Two veteran network TV writer-producers have signed on to guide the initial projects in Worldvision’s “Spelling Premiere Network,” a block of two firstrun hours debuting in August that mark Spelling Entertainment’s first foray into syndication.
Michael Gleason, who created “Remington Steele,” will serve as show runner for the “Charlie’s Angels”-meets-“Countdown at the Neon Armadillo” series, “Robin’s Hoods.”
William Blinn (“Brian’s Song,””Starsky and Hutch”) will exec produce “Heaven Help Us,” a melding of “Highway to Heaven,””Heaven Can Wait” and “Hotel.”
Blinn’s extensive list of network credits includes “Our House,””The Rookies, “”Eight Is Enough,””Roots,””The Interns” and “Here Come the Brides.”
The “Heaven” gig comes a decade after Blinn broke ground in the firstrun arena. As exec producer of “Fame,” he took the series from a two-year run on NBC into firstrun syndication.
Although it remained alive for only one season (1984-85) in its post-web life , “Fame” paved the way for other canceled network programs to make the leap into firstrun production.
It also helped create the avalanche of firstrun projects that is now either on the air or being peddled for fall. Unlike the other, male-oriented hours, the “Spelling” projects will vie for women viewers.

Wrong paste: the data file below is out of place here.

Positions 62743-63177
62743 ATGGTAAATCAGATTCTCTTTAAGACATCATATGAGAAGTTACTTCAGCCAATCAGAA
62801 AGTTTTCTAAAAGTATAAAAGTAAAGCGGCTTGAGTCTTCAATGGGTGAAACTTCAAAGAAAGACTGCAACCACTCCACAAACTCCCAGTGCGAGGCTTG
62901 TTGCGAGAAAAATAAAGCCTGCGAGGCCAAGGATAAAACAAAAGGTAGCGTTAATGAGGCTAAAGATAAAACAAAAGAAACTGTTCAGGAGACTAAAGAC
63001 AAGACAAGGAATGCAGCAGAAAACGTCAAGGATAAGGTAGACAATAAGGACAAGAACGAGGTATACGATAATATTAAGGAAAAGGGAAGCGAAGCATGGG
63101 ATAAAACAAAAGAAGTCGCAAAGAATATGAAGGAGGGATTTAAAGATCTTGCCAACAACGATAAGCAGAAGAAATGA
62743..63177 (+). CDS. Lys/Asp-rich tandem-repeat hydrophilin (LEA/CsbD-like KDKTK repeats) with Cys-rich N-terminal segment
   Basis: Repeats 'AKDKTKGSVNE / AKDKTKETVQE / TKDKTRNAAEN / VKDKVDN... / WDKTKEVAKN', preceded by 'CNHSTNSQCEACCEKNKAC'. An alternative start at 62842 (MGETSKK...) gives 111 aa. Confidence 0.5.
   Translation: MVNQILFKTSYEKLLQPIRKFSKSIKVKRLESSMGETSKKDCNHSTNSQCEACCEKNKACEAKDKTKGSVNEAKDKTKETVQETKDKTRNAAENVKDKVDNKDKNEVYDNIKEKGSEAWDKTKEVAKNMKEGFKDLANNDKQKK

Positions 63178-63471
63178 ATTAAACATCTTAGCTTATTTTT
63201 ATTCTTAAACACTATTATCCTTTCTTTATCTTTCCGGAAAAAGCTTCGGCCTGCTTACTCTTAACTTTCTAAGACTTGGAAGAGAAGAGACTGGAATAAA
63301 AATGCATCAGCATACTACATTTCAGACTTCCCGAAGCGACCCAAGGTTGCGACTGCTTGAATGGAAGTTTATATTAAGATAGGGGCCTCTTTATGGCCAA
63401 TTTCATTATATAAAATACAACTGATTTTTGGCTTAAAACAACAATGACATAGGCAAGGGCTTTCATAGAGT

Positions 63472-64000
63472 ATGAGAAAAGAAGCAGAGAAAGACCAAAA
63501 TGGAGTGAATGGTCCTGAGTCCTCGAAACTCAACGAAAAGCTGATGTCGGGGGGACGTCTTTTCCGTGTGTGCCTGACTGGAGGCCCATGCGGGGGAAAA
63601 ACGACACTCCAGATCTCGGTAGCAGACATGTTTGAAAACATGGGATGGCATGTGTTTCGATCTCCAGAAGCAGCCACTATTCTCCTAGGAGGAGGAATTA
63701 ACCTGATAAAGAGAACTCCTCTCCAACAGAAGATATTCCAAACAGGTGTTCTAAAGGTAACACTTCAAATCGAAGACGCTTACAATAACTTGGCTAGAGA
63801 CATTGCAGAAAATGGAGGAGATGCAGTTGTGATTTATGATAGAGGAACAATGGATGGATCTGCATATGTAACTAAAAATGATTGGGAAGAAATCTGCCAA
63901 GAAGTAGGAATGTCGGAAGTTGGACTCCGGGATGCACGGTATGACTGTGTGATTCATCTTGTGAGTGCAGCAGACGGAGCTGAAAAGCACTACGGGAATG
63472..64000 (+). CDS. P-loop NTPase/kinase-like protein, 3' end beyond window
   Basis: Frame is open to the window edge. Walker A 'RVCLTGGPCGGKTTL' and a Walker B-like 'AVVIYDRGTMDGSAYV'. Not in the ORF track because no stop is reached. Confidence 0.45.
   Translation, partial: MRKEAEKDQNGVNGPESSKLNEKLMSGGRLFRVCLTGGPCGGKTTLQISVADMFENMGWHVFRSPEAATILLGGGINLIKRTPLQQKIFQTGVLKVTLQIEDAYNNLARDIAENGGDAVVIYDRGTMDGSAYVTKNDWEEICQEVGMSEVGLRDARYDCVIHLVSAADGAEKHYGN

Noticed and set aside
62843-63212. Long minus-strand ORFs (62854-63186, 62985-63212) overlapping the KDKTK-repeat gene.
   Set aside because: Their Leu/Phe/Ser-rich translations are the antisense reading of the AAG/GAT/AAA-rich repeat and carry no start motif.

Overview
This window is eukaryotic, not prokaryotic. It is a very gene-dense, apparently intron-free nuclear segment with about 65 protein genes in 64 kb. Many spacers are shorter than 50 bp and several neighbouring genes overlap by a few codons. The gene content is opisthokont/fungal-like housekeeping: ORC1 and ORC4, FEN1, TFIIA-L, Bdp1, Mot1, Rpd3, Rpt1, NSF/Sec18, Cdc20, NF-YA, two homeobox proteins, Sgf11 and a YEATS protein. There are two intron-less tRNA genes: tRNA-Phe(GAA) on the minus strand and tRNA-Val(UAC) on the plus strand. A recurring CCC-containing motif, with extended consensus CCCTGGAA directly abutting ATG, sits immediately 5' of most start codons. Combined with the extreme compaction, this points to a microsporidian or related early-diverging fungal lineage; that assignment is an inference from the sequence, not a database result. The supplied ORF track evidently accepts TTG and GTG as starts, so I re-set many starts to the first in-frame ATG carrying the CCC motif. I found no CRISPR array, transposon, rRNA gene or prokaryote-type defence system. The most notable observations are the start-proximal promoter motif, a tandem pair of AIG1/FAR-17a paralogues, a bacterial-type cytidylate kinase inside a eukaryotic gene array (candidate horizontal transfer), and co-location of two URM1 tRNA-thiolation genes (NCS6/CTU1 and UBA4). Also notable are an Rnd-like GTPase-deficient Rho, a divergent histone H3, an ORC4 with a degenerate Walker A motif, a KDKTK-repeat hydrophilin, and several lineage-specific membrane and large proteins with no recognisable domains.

In fact, a number of CBS affiliates have approached Worldvision to license the “Premiere Network” to fill the void left by the loss of National Football Conference games to Fox. The stations are seeking to counterprogram by going after the female audience.
Producer Aaron Spelling, who made his mark in the network TV business with shows appealing to women, recalls the company was initially skeptical about the syndicated project when Worldvision first approached it with the idea.
But the Chris-Craft station group was asking for female-skewing shows. With the built-in demand and the lure of a 22-episode order rather than a six-episode pickup from a network, Spelling had a change of heart and pitched the firstrun concepts to a group of key station execs last year.
“Premiere Network” clearances are now in the 75%-80% range and Spelling TV senior VP Marcia Basichis is about to begin casting the two series.
The move into firstrun apparently convinced Spelling to venture into other uncharted areas. Sources say the company has a newspaper-based sitcom pilot project at NBC as well as a rock ‘n’ roll horror anthology pilot at Fox.
With at least seven projects on the board for fall under Basichis, Spelling is also poised to become a key supplier for the fifth weblet being formed by Paramount and Chris-Craft.